The assessment of chest vibration sounds assessed by applying the hands over the patient’s chest wall whilst they say out loud words of resonating quality.
Apply the ulnar borders of your hands on both sides of the patient’s chest. Alternatively you can place the heels of your hands. As you need to press firmly in order not to push the patient off their sitting position get them to actively press against your hands. Some practitioners place one hand at a time and then repeat from left to right sides to compare. Using both hands enables you to compare simultaneously both sides. After applying the hands ask the patient to say out loud 99-99-99 or 1-1-1.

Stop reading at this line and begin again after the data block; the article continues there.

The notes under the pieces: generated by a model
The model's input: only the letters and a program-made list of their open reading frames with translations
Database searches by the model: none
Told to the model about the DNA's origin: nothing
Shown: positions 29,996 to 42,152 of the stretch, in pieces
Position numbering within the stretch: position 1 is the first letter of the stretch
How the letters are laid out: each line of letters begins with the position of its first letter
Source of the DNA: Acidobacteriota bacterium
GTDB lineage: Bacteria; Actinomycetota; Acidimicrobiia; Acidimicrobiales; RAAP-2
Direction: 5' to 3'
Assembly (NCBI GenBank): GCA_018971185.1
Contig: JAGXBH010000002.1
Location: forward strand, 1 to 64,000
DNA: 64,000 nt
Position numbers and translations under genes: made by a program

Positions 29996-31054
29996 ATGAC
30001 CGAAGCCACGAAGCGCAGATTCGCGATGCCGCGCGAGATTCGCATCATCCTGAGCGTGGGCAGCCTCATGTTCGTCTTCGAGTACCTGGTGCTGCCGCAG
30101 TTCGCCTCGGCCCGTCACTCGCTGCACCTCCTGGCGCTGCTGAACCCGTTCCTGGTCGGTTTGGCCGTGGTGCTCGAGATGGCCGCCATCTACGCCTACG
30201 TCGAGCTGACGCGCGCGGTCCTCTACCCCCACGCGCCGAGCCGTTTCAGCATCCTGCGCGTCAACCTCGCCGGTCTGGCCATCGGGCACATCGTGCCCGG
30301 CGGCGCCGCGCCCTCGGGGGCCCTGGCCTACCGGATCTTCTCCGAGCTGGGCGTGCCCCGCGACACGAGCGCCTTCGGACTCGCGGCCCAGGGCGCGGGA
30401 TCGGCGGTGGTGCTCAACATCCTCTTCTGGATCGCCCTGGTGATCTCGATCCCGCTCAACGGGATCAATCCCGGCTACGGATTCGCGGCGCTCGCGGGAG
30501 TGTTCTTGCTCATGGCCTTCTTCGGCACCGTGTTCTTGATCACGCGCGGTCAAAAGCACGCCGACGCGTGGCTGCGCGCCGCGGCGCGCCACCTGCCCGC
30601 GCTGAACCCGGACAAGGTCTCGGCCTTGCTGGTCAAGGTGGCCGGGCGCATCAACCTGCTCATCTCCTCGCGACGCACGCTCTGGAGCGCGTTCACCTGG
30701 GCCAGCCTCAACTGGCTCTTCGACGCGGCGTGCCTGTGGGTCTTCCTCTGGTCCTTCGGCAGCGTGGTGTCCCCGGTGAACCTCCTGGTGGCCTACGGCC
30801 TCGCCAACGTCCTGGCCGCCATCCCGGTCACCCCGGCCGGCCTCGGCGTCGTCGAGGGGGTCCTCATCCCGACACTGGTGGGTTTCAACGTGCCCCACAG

Dense or consolidated lung tissue will transmit the vibrations much more readily to the surface thus conditions like pneumonia, Reduced tactile fremitus bilaterally can be found with chronic obstructive pulmonary disease (COPD) but if just unilateral consider pneumothorax, pleural effusion (fluid in the lining of the lung), atelectasis or may be due to bronchial expansion. Increased fremitus can be found with consolidated/dense states like pneumonia, pulmonary oedema, pulmonary haemorrhage,
Poor technique, light pressure, speaking softly and a thick chest wall will affect the amount of vibrations produced.
(Full details and demonstration of the procedure is provided with the DVD/videos and associated study material)